Recently, in our new(ish) house, we experienced our own co-existence quandary. We woke one morning to find that something had gotten into our big bag of flour. We assumed mouse and my husband went to the hardware store to pick up a mouse trap. He wasn’t able to get a humane trap, so the next best thing was a trap that kills with an electric zap — supposedly a more pleasant way to die than having your neck snapped. For the next few days we kept the kitchen as clean and attractant free as possible and saw no further signs of the mouse — hurray!

Then we woke to droppings on the kitchen counter — rat droppings — boo!

So, my husband went back to the hardware store. This time to buy rat traps. We also decided to double down on keeping all attractants out of reach and he purchased large glass jars and 2 and 5 litre buckets for food storage. This time he was only able to get snap traps. I’d seen mouse-sized snap traps before and these looked comically huge in comparison. That evening my husband loaded one up with peanut butter and a cheerio and set it on the top step to the basement, safely behind the baby gate and out of reach of the toddler and the dog.

The next morning I was up at 7 am. It was still dark out and the hallway and basement stairs were cast in darkness. But as I made my morning cup of tea, I thought I saw something on the basement stairs, so I turned on the light. And there, drooping over the second-to-top step was a dead rat, it’s blood splattered around it.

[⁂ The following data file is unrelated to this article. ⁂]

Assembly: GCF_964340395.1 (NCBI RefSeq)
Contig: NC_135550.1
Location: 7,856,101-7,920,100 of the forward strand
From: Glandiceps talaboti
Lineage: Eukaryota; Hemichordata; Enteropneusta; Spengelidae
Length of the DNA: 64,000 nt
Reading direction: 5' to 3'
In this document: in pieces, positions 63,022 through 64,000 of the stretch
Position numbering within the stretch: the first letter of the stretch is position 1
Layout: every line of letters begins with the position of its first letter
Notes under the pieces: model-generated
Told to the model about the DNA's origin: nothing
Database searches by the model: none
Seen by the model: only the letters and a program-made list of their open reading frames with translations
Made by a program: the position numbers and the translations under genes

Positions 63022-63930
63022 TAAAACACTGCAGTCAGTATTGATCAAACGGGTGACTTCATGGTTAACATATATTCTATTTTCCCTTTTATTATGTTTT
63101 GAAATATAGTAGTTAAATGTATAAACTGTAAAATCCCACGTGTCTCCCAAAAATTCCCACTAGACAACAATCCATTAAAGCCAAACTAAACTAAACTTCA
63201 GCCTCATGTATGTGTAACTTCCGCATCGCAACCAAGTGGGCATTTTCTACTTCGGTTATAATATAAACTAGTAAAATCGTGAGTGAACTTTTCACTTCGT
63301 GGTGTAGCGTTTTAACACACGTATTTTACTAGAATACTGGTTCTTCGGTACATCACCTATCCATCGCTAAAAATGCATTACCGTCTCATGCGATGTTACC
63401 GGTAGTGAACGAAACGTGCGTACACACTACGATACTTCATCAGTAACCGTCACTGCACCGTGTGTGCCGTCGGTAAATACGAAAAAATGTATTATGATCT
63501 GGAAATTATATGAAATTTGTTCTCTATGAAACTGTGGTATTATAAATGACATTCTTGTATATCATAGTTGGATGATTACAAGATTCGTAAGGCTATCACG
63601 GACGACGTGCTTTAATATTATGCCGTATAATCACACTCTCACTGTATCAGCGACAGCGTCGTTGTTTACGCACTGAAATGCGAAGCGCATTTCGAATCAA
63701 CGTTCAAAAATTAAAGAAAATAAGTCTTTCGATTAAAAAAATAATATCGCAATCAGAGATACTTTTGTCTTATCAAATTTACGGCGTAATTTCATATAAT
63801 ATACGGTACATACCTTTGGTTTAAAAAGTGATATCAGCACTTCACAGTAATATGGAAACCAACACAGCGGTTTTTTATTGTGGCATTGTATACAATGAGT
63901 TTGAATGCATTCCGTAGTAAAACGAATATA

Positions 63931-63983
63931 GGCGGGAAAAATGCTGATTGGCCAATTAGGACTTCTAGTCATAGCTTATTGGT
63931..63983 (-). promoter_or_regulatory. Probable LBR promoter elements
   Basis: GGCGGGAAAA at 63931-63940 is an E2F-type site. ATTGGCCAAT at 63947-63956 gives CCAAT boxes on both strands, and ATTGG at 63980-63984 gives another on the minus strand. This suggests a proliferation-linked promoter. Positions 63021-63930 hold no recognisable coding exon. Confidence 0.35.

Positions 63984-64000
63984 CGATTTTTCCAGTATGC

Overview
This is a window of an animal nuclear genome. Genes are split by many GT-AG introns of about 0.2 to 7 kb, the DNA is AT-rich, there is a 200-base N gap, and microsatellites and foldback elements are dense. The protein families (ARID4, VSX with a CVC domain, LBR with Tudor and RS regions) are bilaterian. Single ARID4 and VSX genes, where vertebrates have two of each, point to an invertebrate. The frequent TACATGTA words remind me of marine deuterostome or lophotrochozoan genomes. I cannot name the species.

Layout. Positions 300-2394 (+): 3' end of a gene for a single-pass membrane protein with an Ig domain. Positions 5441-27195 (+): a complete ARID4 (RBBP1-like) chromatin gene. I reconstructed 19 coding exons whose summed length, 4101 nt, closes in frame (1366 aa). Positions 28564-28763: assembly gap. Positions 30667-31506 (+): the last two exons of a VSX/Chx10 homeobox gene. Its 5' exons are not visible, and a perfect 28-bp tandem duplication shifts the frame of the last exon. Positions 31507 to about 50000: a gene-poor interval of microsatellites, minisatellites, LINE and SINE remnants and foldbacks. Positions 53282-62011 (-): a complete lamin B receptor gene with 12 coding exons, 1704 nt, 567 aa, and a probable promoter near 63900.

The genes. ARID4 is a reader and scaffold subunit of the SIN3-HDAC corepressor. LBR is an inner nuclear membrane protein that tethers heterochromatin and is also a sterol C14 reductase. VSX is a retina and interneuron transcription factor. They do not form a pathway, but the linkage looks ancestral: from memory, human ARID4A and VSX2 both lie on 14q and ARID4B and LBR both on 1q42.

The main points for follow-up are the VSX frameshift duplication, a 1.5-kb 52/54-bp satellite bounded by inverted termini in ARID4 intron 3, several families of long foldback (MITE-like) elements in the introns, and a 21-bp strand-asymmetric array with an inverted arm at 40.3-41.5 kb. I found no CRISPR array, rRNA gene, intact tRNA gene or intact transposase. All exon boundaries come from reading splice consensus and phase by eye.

I’d seen dead rats a handful of times, usually on the side of the road in a city. But this rat was different. It wasn’t dirty or rain soaked. It’s fur was clean, dry and smooth, a soft grey. It’s tail was ratty, but it wasn’t the pink colour I’d imagined. Instead, its tail was dark grey. I felt oddly sad, almost choked up as I stood there looking down at this peaceful and, yes, beautiful creature. Sure, it had ripped open our bag of flour and pooped on our kitchen counters. Sure, they carry the plague. But it had simply wanted, like all of us, to find a warm place to live and food to eat. And it found those things, in our home. Then we lured it with peanut butter and snapped it’s neck. I wished it had found a different place to live.

So, Grady learned to live with his bats, and we killed our rat. We also blocked up the hole in our basement that we suspected it had probably gotten in through, so that we could avoid having to kill anymore rats.

I really enjoyed Toronto the Wild. It’s a lively read and I think it’ll particularly appeal to anyone who lives or has lived in Toronto. The chapters are a mix of Grady’s own experiences with the creatures he’s writing about and input from experts. In my next review I’ll write about Birds Art Life by Kyo Maclear, another book about urban nature in Toronto. But, as the title perhaps suggests, Kyo is interested in exploring much more than just the facts and she delves into urban nature to find metaphors and meaning for her own life. In that review, I’ll write a little bit more about these different approaches to urban nature writing and why I like both.